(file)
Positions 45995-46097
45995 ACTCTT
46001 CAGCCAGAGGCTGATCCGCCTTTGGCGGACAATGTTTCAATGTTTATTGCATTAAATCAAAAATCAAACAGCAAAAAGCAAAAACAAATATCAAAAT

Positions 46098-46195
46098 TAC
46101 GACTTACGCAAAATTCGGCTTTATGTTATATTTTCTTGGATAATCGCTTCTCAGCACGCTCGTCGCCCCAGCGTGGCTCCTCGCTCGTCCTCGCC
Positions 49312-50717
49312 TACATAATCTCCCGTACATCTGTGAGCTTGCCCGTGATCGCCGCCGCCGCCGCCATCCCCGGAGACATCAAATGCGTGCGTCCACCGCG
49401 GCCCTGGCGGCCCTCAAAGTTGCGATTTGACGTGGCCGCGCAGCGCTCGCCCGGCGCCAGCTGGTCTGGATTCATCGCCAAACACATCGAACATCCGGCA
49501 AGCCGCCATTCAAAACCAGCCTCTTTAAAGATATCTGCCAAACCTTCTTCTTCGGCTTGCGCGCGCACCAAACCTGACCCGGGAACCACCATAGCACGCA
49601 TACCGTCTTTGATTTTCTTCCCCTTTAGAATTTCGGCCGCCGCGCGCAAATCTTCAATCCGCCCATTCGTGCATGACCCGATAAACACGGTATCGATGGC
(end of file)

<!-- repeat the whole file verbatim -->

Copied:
Positions 45995-46097
45995 ACTCTT
46001 CAGCCAGAGGCTGATCCGCCTTTGGCGGACAATGTTTCAATGTTTATTGCATTAAATCAAAAATCAAACAGCAAAAAGCAAAAACAAATATCAAAAT

Positions 46098-46195
46098 TAC
46101 GACTTACGCAAAATTCGGCTTTATGTTATATTTTCTTGGATAATCGCTTCTCAGCACGCTCGTCGCCCCAGCGTGGCTCCTCGCTCGTCCTCGCC
Positions 49312-50717
49312 TACATAATCTCCCGTACATCTGTGAGCTTGCCCGTGATCGCCGCCGCCGCCGCCATCCCCGGAGACATCAAATGCGTGCGTCCACCGCG
49401 GCCCTGGCGGCCCTCAAAGTTGCGATTTGACGTGGCCGCGCAGCGCTCGCCCGGCGCCAGCTGGTCTGGATTCATCGCCAAACACATCGAACATCCGGCA
49501 AGCCGCCATTCAAAACCAGCCTCTTTAAAGATATCTGCCAAACCTTCTTCTTCGGCTTGCGCGCGCACCAAACCTGACCCGGGAACCACCATAGCACGCA
49601 TACCGTCTTTGATTTTCTTCCCCTTTAGAATTTCGGCCGCCGCGCGCAAATCTTCAATCCGCCCATTCGTGCATGACCCGATAAACACGGTATCGATGGC